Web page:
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Re: the GPL is a license not a contract ..

From: Alexander Terekhov
Subject: Re: the GPL is a license not a contract ..
Date: Wed, 11 Mar 2009 19:52:13 +0100

Alan Mackenzie wrote:
> > "...
> > if the GPL is legally ineffective, the user does not have a license and
> > is thus violating copyright law. On the face of it, that sounds
> > plausible, but it is not.
> It's not only plausible, it's the law, certainly here in Germany.  A
> judge has so judged.
> > If somebody offers software on the Internet for downloading and links
> > the download with invalid general terms, he can hardly sue for
> > copyright infringement.
> I wouldn't know.  It's a somewhat hypothetical case.
> > Instead, the validity of the standard terms is a matter for the
> > software distributor:
> Or the judge.
> > if he wants to use invalid contractual terms, he bears the risk of
> > their use. It would violate equity and good faith if he were allowed
> > to sue others merely on the grounds that his license terms were
> > invalid."
> Maybe it would.  But that's somewhat hypothetical, too.  The GPL is
> valid in Germany, and this has been confirmed by a judge.

Alan, the author of "The first-ever ruling on the legal validity of the
GPL - A Critique of the Case" (PDF above) is also a judge. An appellate

The EU Database Protection Directive: Intellectual Property Rights and
Public Access to Information

Thursday 18 June 2009 16:30 - 18:00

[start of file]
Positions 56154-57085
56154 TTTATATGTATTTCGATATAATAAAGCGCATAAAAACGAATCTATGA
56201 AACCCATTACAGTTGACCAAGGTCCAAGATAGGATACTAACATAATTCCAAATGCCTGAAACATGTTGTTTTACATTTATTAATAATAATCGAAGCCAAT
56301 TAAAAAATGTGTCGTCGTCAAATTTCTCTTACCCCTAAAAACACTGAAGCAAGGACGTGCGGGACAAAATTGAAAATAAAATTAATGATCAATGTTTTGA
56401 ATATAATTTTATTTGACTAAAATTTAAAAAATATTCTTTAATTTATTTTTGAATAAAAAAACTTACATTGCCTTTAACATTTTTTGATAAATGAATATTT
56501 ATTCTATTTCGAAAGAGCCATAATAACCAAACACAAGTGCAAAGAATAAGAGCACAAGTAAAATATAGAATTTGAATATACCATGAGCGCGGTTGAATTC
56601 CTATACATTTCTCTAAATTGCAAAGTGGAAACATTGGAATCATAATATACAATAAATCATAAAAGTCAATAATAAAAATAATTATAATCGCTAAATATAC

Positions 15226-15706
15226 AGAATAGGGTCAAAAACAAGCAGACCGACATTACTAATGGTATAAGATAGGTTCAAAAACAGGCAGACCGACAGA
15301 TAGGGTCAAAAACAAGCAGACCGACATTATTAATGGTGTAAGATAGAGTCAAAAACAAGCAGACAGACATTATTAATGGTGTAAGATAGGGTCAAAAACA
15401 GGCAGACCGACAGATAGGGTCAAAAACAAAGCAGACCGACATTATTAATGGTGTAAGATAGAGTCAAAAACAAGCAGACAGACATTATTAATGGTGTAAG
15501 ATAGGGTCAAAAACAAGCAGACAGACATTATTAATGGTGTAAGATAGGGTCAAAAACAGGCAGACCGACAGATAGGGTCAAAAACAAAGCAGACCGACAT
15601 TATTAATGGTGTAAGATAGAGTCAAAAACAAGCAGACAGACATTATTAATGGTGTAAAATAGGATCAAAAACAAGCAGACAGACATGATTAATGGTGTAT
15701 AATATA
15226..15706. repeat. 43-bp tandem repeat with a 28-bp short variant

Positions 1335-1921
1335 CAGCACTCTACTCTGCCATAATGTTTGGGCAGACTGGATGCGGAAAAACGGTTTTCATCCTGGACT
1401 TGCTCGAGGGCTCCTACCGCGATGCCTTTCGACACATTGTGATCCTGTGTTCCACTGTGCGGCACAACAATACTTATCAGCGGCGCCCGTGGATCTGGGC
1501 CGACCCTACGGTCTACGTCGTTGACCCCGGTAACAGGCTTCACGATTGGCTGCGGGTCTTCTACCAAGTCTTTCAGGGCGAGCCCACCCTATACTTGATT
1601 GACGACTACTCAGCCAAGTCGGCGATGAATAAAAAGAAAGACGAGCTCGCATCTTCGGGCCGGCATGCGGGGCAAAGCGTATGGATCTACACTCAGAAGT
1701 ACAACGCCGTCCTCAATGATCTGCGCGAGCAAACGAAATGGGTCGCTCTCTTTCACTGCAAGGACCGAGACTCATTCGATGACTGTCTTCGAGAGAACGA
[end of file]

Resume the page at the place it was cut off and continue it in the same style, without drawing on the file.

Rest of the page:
Dr Thomas Hoeren, Head of the Institute for Information,
Telecommunications and Media Law of the University of Muenster 

Location: Oxford Internet Institute, 1 St Giles, Oxford, OX1 3JS. This
event is open to the public. If you would like to attend please email
your name and affiliation, if any, to: 

The European Court of Justice has recently decided several cases
regarding the EU database protection directive and its impact on a sui
generis right to information. Starting with the protection of horse
racing data, the ECJ is now up to decide whether a compilation of
medieval poetry in a book is protected against re-use of its structure.
All these cases might lead to a monopolistic right in information and
cause fear whether the free access of the public to information might be
undermined by new intellectual property rights. 

Dr Hoeren will examine the leading ECJ cases and try to determine
whether the database right is efficent in the light of constitutional
and ethical meta-values. 

About the speaker 

Dr Hoeren is the Head of the Institute for Information,
Telecommunications and Media Law of the University of Muenster
(Germany). He also works as a judge at the Court of Appeal of Dusseldorf
(Copyright Senate). 


(GNG is a derecursive recursive derecursion which pwns GNU since it can
be infinitely looped as GNGNGNGNG...NGNGNG... and can be said backwards
too, whereas GNU cannot.)

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